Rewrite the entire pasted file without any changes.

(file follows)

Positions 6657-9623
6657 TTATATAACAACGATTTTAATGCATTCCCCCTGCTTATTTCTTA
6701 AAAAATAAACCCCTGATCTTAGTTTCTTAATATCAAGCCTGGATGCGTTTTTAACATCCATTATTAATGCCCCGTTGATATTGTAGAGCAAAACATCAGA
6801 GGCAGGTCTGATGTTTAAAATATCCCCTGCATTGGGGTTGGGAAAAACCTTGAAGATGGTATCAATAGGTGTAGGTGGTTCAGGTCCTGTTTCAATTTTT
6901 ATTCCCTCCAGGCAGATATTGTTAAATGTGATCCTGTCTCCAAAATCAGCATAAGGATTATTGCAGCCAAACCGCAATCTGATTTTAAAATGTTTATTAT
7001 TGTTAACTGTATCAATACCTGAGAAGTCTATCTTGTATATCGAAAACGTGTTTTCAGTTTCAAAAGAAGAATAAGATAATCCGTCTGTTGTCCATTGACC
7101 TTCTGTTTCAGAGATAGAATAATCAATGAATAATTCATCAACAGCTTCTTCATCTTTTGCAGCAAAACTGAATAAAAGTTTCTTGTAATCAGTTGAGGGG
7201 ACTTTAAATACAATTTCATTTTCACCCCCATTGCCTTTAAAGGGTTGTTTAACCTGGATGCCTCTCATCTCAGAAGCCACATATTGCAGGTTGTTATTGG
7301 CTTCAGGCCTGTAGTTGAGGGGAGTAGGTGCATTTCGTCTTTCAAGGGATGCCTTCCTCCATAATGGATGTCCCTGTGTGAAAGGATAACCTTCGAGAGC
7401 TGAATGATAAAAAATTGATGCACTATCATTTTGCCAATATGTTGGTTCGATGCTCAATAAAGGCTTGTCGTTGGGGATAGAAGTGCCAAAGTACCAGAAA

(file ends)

Positions 6657-9623
6657 TTATATAACAACGATTTTAATGCATTCCCCCTGCTTATTTCTTA
6701 AAAAATAAACCCCTGATCTTAGTTTCTTAATATCAAGCCTGGATGCGTTTTTAACATCCATTATTAATGCCCCGTTGATATTGTAGAGCAAAACATCAGA
6801 GGCAGGTCTGATGTTTAAAATATCCCCTGCATTGGGGTTGGGAAAAACCTTGAAGATGGTATCAATAGGTGTAGGTGGTTCAGGTCCTGTTTCAATTTTT
6901 ATTCCCTCCAGGCAGATATTGTTAAATGTGATCCTGTCTCCAAAATCAGCATAAGGATTATTGCAGCCAAACCGCAATCTGATTTTAAAATGTTTATTAT
7001 TGTTAACTGTATCAATACCTGAGAAGTCTATCTTGTATATCGAAAACGTGTTTTCAGTTTCAAAAGAAGAATAAGATAATCCGTCTGTTGTCCATTGACC
7101 TTCTGTTTCAGAGATAGAATAATCAATGAATAATTCATCAACAGCTTCTTCATCTTTTGCAGCAAAACTGAATAAAAGTTTCTTGTAATCAGTTGAGGGG
7201 ACTTTAAATACAATTTCATTTTCACCCCCATTGCCTTTAAAGGGTTGTTTAACCTGGATGCCTCTCATCTCAGAAGCCACATATTGCAGGTTGTTATTGG
7301 CTTCAGGCCTGTAGTTGAGGGGAGTAGGTGCATTTCGTCTTTCAAGGGATGCCTTCCTCCATAATGGATGTCCCTGTGTGAAAGGATAACCTTCGAGAGC
7401 TGAATGATAAAAAATTGATGCACTATCATTTTGCCAATATGTTGGTTCGATGCTCAATAAAGGCTTGTCGTTGGGGATAGAAGTGCCAAAGTACCAGAAA